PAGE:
Experimental setup and results for a simulated solar cavity receiver for thermal processing of lunar regolith
Solar wind impingement deposits are very fine layer of hydrogen and nitrogen into the lunar regolith grains on the lunar surface. These solar wind implanted particles (SWIP) have been discussed as a potential resource for lunar exploration. Experimental data on Apollo samples have shown the potential to release these components by thermal desorption in the temperature range between 400(^circ)C and 1200(^circ)C. A conceptual in-situ thermal extraction experiment, thermally powered by a solar concentrator, has been proposed. This concept envisions a double walled cavity, with regolith filled into the space between the cavity walls. Concentrated solar radiation is collected in the cavity receiver, resulting in an inside-out heating. Thermal analysis performed on this concept has shown a complex interaction between material parameters, especially regolith thermal conductivity, solar irradiation from the concentrator and thermal coupling of cavity walls. Optimistic estimations have led to the conclusion that such a design could allow for small thermal gradients (delta T <100K) inside the regolith layer, although gradients cannot be completely avoided. The envisioned solar cavity receiver and its surrounding regolith processing chamber were approximated in an experimental setup through two nested cylinders. An electrical heater located in the innermost cylinder represents the solar energy input. The thermal behavior of the integrated system was tested under high-vacuum (10-5 mbar) with the JSC-1A regolith simulant, in layers of 5 and 15mm. The inner cylinder wall aperture was increased stepwise from 20(^circ)C to 250, 500, 750 and 900(^circ)C. The thermal connection between the inner and outer cylinder (‘ cavity’ ) was also altered. This allowed for better understanding, model correlation and measurement of the thermal conductivity of the lunar regolith simulant JSC-1A in vacuum. Our results show extremely high thermal gradients between 250 and 500 K within the regolith, limiting the useful and possible thickness of heated regolith to very thin layers if a non-stirred bed reactor approach is used. A low gradient heating of larger amounts of regolith with this approach is not feasible. Recommendations for improved concepts using solar-thermal and electrical heating, and an updated cavity and reactor bed design are proposed based on the analytical and experimental results of this study.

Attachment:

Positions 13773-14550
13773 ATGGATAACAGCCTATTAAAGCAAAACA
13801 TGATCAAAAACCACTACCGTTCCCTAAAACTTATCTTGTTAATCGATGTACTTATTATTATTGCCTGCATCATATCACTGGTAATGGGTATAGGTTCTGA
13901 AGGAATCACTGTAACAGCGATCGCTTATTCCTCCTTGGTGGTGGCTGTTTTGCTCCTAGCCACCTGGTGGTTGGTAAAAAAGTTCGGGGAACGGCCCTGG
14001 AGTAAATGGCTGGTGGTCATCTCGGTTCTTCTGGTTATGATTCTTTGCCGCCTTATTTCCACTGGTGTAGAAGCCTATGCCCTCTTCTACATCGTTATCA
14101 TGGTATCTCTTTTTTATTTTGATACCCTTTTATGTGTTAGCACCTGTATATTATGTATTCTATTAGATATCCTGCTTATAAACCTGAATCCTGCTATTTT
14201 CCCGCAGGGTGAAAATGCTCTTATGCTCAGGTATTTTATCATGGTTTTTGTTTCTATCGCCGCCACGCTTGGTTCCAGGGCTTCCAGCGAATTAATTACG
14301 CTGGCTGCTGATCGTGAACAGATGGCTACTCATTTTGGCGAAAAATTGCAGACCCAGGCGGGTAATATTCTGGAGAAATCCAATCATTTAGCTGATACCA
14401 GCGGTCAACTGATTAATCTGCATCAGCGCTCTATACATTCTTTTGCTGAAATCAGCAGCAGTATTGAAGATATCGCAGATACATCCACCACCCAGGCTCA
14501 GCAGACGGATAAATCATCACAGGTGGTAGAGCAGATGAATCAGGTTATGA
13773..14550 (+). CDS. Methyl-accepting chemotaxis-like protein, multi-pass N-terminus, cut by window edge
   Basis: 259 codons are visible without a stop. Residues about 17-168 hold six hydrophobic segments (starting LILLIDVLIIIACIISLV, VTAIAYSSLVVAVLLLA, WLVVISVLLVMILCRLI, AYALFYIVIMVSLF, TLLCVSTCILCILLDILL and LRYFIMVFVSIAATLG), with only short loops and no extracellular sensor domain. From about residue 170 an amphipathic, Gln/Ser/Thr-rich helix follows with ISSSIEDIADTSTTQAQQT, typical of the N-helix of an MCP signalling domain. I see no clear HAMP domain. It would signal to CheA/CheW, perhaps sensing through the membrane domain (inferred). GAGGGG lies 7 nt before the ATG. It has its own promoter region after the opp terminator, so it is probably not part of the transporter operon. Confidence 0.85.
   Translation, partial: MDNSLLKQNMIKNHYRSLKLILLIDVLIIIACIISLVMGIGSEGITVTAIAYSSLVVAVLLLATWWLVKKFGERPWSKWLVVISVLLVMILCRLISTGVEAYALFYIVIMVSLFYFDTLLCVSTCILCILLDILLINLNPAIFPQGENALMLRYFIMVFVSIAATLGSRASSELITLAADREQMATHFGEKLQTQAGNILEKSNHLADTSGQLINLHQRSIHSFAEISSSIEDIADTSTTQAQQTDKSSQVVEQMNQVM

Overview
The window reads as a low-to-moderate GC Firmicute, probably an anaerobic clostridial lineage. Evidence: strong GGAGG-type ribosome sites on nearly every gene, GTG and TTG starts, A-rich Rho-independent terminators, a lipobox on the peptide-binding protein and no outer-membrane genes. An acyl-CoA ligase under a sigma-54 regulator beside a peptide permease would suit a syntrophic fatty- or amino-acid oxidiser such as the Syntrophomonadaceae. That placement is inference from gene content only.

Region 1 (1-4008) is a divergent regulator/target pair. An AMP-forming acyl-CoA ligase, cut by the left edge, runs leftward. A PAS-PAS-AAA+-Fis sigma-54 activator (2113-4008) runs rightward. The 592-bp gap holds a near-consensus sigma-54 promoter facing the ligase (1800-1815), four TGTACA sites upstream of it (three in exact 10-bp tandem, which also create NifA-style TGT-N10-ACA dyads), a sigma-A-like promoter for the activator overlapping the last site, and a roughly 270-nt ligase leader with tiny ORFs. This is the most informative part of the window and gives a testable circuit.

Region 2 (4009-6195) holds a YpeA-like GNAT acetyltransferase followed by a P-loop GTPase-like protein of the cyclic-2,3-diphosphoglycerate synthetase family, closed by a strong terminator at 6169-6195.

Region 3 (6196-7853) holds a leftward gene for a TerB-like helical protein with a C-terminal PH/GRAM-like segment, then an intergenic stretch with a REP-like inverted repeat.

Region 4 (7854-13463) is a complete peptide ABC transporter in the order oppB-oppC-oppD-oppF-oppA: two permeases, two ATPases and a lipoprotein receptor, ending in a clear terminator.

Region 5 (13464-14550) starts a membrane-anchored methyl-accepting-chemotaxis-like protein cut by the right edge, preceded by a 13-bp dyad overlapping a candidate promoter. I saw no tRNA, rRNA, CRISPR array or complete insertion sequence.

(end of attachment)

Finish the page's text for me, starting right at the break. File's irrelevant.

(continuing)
Book / Congress title:
Proceedings of the 42nd International Conference on Environmental Systems